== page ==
Lock 30, Trent & Mersey Canal
The land says – come uphill: and water says
I will. But take it slow.
A workman’s ask and nothing fancy –
Will you? Here’s an answer, engineered.
A leisurely machine, a box of oak and stone;
the mitred lock, the water’s YES.
We’re stopped. The bow bumps softly
at the bottom gate, and drifts.
All water wants, all water ever wants,
is to fall. So, we use the fall to lift us,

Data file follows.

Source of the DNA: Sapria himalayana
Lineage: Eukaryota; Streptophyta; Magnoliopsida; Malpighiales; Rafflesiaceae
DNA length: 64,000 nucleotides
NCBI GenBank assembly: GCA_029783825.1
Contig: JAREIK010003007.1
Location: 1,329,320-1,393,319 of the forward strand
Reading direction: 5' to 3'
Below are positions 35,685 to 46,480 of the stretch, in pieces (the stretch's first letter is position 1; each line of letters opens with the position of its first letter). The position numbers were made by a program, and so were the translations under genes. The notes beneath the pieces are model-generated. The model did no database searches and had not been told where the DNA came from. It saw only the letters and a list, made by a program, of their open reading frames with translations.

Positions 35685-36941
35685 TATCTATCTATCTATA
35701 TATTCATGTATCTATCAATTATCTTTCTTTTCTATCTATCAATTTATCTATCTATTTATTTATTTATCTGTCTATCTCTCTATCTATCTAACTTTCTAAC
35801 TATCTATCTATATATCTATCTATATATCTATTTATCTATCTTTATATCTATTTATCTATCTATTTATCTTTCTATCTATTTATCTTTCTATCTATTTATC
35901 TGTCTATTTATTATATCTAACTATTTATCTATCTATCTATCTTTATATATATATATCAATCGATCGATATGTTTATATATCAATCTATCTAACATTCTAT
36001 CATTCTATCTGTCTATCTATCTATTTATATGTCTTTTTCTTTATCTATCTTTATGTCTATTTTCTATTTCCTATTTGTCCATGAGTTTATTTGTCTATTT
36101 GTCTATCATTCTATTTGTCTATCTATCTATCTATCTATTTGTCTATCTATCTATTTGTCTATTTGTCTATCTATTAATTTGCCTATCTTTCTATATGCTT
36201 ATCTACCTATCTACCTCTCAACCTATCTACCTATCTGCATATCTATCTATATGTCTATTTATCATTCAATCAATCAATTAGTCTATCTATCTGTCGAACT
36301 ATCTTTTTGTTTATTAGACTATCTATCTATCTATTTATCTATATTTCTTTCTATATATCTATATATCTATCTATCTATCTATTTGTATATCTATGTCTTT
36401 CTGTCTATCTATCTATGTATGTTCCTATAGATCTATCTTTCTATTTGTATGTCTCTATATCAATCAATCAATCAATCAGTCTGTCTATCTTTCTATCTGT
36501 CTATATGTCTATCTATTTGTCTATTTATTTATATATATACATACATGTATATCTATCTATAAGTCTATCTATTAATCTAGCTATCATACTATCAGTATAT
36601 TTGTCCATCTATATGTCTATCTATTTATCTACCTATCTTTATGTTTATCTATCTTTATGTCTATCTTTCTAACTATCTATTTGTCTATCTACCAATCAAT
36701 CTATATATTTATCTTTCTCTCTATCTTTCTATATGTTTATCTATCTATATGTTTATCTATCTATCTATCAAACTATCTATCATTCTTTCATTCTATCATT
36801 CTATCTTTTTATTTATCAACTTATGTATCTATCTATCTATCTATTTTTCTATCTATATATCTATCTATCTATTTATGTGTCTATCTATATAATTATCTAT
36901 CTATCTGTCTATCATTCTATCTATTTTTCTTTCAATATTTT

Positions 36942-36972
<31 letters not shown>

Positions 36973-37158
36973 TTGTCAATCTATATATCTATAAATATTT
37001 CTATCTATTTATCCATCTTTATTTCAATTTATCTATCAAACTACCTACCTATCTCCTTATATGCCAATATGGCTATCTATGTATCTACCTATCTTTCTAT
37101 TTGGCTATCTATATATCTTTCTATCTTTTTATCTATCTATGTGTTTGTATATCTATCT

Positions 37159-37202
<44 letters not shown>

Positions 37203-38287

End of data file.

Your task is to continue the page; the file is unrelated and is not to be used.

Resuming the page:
make of water its own tool, as simple
as a crowbar or a well-tied knot;
open up the paddles, let it dam and pucker,
swell and with it, lift us like a bride, a kite,
a wanted answer, breath no longer held
or like a boat. We’re on our way
and rising. Water rushes in like fools;
these tonnages that slip across the cill,
all dirty-bottle green and gathering,
the torrent rushing to release itself, a giddy hurl
then slower, slow until it ends in glassy bulges,
hints of aftermath: a cool and thorough spending.
Wait, then, for the shudder in the gate,
the backward-drifting boat that tells you
there and here are level, an imbalance
righted. Ask of it – water, help me rise
and water says I will.